Disney has announced that its first-look deal with Jerry Bruckheimer, who's produced such Disney staples as the 'Pirates of the Caribbean' and 'National Treasure' movies, will end when the current contract expires next year. This follows the studio's biggest flop in recent memory, 'The Lone Ranger,' which was projected to lose millions, but Disney assures everyone this decision has nothing to do with that disaster.
When the 'Beverly Hills Cop' TV show failed to get off the ground, word was that Paramount might instead go with a new film installment of the franchise (which had been rumored for a while, with Brett Ratner supposedly set to direct it). The latest rumblings suggest a fourth film might happen, with Eddie Murphy reuniting with producer Jerry Bruckheimer, who was behind the first two movies.
I loved 'Rango,' the last time Johnny Depp and Gore Verbinski offered up a madcap spin on the Western. I basically enjoyed 'John Carter,' last year's Western-infused would-be space epic, which, not coincidentally, was the last time Walt Disney stock holders had to reach for a shaker of Tums.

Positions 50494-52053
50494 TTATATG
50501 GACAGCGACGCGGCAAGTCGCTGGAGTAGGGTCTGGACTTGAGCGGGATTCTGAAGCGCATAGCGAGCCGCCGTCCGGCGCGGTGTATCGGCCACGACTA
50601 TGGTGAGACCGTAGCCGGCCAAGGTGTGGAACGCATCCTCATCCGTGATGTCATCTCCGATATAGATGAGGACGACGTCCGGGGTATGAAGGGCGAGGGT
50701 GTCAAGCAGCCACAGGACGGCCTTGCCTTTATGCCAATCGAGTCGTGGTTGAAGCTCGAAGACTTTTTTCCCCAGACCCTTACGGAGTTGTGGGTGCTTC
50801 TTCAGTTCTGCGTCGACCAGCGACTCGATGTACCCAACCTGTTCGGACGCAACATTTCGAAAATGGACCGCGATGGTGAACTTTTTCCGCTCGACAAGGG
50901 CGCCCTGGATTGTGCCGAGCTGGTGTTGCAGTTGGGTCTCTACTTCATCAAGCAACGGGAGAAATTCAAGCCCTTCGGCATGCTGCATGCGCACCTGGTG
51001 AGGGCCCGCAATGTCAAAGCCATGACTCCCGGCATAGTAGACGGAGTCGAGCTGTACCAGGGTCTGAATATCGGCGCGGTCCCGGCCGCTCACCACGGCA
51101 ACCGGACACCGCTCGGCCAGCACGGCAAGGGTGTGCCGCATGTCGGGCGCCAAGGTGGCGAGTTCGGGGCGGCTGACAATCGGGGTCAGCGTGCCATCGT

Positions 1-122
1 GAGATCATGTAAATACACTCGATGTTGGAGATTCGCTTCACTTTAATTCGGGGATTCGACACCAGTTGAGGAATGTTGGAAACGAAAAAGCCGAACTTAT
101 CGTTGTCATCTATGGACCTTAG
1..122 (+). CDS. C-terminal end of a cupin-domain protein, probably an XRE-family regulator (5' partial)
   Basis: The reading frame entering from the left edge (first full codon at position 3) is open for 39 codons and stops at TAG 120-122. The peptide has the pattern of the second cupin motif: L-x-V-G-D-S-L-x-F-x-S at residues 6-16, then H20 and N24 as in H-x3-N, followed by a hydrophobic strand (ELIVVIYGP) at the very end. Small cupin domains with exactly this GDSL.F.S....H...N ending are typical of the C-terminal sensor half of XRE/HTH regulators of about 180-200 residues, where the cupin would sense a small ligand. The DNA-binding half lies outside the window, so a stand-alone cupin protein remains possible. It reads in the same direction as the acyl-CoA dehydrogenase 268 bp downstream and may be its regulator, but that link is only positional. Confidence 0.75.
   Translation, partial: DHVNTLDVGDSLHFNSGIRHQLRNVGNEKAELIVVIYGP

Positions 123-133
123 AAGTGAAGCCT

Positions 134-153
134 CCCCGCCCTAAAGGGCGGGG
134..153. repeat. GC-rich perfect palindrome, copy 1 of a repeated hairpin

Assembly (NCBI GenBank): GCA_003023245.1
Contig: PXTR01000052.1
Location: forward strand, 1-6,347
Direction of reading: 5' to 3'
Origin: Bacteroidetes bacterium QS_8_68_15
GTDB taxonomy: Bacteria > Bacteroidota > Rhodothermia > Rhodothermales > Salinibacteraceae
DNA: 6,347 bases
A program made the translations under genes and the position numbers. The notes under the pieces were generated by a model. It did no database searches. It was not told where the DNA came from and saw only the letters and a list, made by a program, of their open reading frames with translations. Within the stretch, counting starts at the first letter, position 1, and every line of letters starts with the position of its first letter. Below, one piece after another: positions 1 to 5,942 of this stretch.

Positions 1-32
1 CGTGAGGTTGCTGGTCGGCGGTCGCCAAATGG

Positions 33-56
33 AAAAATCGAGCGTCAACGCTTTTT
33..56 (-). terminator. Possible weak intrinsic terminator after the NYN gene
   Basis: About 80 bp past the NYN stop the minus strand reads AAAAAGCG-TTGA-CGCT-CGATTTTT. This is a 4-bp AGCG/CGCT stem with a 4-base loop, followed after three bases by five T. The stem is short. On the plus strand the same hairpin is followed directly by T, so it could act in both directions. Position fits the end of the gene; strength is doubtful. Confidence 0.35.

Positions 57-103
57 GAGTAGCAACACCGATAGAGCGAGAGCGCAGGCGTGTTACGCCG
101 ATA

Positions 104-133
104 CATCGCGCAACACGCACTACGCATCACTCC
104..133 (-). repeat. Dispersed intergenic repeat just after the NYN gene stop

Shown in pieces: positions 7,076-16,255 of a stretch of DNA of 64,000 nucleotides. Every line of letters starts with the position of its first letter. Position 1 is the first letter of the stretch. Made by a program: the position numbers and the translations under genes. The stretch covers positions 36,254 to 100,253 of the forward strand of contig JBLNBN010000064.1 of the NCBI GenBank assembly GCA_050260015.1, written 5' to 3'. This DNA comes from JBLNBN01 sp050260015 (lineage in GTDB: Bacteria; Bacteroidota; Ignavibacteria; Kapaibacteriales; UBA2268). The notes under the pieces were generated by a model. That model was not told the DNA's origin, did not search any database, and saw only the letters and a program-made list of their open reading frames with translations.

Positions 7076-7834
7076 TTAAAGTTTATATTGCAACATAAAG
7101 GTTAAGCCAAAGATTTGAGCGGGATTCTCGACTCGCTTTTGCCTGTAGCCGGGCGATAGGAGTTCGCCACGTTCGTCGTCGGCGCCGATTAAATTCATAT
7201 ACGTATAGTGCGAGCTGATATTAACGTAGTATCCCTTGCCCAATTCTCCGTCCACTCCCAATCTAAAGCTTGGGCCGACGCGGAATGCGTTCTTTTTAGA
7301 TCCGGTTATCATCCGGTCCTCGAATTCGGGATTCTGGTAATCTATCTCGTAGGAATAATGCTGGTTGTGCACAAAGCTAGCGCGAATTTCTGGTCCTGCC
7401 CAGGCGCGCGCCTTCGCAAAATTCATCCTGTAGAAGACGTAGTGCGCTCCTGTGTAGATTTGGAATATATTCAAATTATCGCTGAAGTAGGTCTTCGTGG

However, 'The Lone Ranger,' this new spazzed-out Western from Depp, Verbinski and Disney, takes unusual and unlikely measures to ensure that audiences have a miserable time. There are momentary flashes of amusement, but it is jumbled, tone-deaf and uninteresting. If I wanted to be kind I'd call it dull and ephemeral, but there are long stretches that seem to strive to be annoying - almost anti-entertainment. The only thing 'The Lone Ranger' has going for it is a long life as to go-to description how not to make a blockbusters movie - this generation's 'Last Action Hero.'